Even before the Kurdistan regional government formally declared its independence of Baghdad, the Kremlin-backed oil major Rosneft expressed great interest in working with Erbil, going so far as to ignore central government in Baghdad. The oil was to be delivered to Europe along the western routes, but not to the south. Russian observers noted that this project hardly pleased the US, for a variety of reasons. To start with, Washington is not excited by a growing Russian presence in the region, especially when Moscow supports leftist, anti-American groups.

Here, Russian observers noted that some Kurds had positive feelings toward Russia. This is, for example, the case with the Workers Party of Kurdistan, which is a Marxist group, inspired by the image of the Soviet regime. Aside from the geopolitical reasons, Washington is also unhappy from an economic perspective. Washington, from the viewpoint of Russian observers, tried to prevent the increasing flow of gas and oil on to the world market, as it created competition for American gas and oil. Russia’s engagement in Iraqi Kurdistan, sending more oil westward, would worsen this state of affairs.

Turkey is another country that is not happy with Russian companies extracting oil in Kurdistan, and some Russian mass media  noted that oil deliveries from Iraqi Kurdistan to Turkey have declined sharply. Still, other observers noted that it is unlikely that Turkey would stop exporting oil from Iraqi Kurdistan, for it would hurt Turkey’s own economic interests.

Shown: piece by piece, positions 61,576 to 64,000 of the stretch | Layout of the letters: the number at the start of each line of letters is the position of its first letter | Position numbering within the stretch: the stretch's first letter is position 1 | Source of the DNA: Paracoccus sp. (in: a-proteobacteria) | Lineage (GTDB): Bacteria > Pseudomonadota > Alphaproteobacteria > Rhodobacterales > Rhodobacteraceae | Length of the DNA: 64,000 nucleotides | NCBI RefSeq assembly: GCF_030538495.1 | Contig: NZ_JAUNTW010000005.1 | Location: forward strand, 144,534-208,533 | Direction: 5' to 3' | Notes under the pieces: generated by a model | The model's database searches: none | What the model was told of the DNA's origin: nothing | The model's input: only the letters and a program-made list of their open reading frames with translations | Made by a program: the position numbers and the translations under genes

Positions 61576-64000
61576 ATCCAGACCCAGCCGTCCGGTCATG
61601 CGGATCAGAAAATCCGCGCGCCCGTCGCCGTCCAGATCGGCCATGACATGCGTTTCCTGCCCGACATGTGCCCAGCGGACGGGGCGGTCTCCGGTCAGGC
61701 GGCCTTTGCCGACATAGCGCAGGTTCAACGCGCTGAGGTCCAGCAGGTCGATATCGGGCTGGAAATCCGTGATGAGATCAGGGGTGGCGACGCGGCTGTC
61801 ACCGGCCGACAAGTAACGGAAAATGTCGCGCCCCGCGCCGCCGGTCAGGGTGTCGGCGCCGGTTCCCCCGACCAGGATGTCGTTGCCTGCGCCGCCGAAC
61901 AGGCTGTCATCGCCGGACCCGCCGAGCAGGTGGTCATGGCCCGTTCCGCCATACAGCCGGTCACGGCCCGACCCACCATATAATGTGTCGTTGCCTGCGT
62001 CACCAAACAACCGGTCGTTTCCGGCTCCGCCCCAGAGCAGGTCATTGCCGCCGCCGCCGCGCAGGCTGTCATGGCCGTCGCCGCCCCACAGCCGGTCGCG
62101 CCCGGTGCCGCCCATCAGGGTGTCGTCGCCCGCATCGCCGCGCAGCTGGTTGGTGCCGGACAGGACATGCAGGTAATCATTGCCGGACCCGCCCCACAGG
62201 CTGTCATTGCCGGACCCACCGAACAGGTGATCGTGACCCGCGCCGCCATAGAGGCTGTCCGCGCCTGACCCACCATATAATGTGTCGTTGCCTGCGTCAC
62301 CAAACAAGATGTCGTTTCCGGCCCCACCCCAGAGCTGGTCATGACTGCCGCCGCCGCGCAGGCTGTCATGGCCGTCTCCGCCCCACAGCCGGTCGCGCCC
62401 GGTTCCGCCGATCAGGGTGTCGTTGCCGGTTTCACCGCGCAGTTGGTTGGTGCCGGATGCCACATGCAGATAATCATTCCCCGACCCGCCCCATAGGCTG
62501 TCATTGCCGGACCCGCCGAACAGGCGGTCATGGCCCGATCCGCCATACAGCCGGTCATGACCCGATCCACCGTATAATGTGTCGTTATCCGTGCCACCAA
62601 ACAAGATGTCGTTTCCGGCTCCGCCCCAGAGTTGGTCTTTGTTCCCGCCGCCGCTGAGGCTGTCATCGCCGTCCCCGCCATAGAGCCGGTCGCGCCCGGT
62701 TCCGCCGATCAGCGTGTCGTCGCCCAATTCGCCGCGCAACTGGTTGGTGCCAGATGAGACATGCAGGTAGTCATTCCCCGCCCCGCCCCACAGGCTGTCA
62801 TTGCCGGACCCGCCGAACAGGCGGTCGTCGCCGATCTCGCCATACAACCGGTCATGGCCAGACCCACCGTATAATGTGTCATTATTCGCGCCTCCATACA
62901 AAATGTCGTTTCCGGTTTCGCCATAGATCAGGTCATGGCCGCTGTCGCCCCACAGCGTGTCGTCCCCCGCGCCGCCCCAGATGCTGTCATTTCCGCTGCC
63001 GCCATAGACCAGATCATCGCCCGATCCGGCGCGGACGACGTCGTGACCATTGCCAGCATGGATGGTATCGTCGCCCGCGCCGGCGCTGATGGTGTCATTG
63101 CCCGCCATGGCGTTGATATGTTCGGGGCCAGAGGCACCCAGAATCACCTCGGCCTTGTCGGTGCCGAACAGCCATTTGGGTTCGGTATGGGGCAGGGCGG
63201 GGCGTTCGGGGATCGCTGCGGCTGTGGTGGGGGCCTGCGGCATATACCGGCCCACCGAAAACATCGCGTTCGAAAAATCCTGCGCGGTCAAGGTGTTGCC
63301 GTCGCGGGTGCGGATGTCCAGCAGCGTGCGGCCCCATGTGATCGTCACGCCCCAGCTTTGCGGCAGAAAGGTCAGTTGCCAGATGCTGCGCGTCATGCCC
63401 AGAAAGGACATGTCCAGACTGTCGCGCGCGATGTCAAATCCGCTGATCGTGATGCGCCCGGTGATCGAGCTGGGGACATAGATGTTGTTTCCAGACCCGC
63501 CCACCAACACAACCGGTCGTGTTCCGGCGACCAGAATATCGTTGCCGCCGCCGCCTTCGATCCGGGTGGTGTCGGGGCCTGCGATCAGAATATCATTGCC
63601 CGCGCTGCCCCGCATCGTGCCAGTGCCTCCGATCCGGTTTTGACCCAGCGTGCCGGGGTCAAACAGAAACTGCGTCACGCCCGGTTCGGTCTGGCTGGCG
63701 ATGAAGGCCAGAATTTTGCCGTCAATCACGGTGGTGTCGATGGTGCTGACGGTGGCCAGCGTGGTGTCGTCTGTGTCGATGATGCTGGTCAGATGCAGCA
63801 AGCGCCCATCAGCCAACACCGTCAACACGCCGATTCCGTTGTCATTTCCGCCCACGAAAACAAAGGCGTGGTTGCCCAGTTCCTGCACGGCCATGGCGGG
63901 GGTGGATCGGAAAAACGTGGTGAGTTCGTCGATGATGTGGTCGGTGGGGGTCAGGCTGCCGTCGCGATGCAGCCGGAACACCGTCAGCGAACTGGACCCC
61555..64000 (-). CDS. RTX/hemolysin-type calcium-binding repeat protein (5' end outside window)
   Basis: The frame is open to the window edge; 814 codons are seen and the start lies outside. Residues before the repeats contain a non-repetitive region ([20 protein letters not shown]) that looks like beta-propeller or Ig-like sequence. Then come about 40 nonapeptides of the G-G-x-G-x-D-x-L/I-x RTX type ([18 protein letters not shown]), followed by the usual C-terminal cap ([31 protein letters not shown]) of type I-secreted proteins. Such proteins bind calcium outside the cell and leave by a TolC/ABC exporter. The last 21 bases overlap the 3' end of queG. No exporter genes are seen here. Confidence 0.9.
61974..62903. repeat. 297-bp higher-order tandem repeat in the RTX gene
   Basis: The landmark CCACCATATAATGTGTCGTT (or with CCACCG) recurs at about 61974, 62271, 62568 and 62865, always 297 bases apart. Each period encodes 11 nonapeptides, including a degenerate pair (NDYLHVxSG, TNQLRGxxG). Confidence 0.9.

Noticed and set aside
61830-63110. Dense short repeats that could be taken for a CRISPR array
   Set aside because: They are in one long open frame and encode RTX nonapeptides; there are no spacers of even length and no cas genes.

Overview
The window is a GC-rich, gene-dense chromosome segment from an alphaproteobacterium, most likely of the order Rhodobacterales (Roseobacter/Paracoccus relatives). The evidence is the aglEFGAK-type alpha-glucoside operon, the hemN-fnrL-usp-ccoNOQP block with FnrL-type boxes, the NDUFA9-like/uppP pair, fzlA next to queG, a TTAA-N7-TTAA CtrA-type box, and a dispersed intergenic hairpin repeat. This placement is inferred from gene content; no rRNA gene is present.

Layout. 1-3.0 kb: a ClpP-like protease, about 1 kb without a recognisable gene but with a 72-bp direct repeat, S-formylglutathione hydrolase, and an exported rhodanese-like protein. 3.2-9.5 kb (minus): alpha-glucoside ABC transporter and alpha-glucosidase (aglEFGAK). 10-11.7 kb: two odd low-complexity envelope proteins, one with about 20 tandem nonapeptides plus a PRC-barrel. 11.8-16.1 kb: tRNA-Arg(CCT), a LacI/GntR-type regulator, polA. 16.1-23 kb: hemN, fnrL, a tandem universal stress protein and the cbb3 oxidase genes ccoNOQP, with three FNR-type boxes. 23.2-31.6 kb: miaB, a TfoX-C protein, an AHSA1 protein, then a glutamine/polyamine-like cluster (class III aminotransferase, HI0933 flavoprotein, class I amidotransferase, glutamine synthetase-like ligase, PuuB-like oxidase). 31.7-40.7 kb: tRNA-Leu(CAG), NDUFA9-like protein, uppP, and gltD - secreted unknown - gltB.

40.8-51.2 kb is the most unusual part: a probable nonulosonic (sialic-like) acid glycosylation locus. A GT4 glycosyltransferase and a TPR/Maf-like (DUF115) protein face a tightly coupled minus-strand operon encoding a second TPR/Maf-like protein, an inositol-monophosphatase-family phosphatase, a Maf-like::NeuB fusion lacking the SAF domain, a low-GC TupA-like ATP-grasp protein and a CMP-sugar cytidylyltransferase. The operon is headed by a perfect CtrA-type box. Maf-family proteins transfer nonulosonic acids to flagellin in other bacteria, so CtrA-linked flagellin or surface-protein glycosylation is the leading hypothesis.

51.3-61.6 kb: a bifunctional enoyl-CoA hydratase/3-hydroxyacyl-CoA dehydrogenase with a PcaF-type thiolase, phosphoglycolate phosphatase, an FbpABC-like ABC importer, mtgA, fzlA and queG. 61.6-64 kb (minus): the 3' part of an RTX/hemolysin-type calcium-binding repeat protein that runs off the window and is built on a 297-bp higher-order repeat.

There is another capital that would rather see Russia gone from Kurdistan: Baghdad. It sees Moscow not only as a party engaged in an oil project but also as a power that guaranteed Kurdistan’s semi-independent existence. It is clear that with even indirect Russian help, Kurdistan could follow its present-day course. Thus, the potential transformation into independent state would be still possible in the future, and this displeased not just Turkey but also Tehran. To provide Tehran with compensation, Putin made several proposals, which were also intended to increase pressure on Ashgabat, which Putin had visited recently, and apparently without much result (NGW Vol 2, No 20). 

Turkmenistan equation

During his Ashgabat trip, Putin encouraged Gurbanguly Berdymukhamedov, the Turkmen leader, to forget about hislong-wished-for project: the Turkmenistan-Afghanistan-Pakistan-India gas export pipeline. Instead, Putin suggested that Turkmenistan should send gas to Europe and the West by using old Soviet gas lines, which were firmly controlled by Russia as it was the case in the past. These early arrangements were phased out, and by 2016, Russia ended any purchases of Turkmen gas

Gurbanguly Berdimukhamedov, president of Turkmenistan and Vladimir Putin, president of Russia

Gurbanguly Berdimukhamedov, president of Turkmenistan and Vladimir Putin, president of Russia (Image credit: The Kremlin)

The resumption of Russian control would imply that Russia not only would regulate the gas flow, but also would charge for transit. One might assume that Ashgabat was not excited about this proposal, and Putin’s visit to Tehran provided an opportunity to send signals to Ashgabat to be more attentive to Moscow’s proposals. At the same time, Iran could receive some compensation for Kurdistan’s problems.